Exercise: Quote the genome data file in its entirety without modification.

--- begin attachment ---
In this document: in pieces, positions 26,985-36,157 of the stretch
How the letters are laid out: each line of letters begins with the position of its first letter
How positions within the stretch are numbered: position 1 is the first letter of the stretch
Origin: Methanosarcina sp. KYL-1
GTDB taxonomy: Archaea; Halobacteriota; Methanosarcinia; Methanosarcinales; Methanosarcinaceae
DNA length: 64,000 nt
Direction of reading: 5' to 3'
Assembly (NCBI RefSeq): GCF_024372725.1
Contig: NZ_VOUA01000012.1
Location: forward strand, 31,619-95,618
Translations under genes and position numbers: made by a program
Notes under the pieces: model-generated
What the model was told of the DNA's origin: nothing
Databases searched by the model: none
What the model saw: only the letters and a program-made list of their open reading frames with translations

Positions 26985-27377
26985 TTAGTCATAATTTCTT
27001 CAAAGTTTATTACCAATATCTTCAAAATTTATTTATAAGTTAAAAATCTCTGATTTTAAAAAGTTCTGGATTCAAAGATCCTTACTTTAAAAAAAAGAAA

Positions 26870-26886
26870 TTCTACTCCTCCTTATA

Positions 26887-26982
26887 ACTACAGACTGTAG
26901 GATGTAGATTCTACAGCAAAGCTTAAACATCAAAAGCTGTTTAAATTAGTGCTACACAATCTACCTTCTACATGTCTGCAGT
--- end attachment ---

In this document: in pieces, positions 26,985-36,157 of the stretch
How the letters are laid out: each line of letters begins with the position of its first letter
How positions within the stretch are numbered: position 1 is the first letter of the stretch
Origin: Methanosarcina sp. KYL-1
GTDB taxonomy: Archaea; Halobacteriota; Methanosarcinia; Methanosarcinales; Methanosarcinaceae
DNA length: 64,000 nt
Direction of reading: 5' to 3'
Assembly (NCBI RefSeq): GCF_024372725.1
Contig: NZ_VOUA01000012.1
Location: forward strand, 31,619-95,618
Translations under genes and position numbers: made by a program
Notes under the pieces: model-generated
What the model was told of the DNA's origin: nothing
Databases searched by the model: none
What the model saw: only the letters and a program-made list of their open reading frames with translations

Positions 26985-27377
26985 TTAGTCATAATTTCTT
27001 CAAAGTTTATTACCAATATCTTCAAAATTTATTTATAAGTTAAAAATCTCTGATTTTAAAAAGTTCTGGATTCAAAGATCCTTACTTTAAAAAAAAGAAA

Positions 26870-26886
26870 TTCTACTCCTCCTTATA

Positions 26887-26982
26887 ACTACAGACTGTAG
26901 GATGTAGATTCTACAGCAAAGCTTAAACATCAAAAGCTGTTTAAATTAGTGCTACACAATCTACCTTCTACATGTCTGCAGT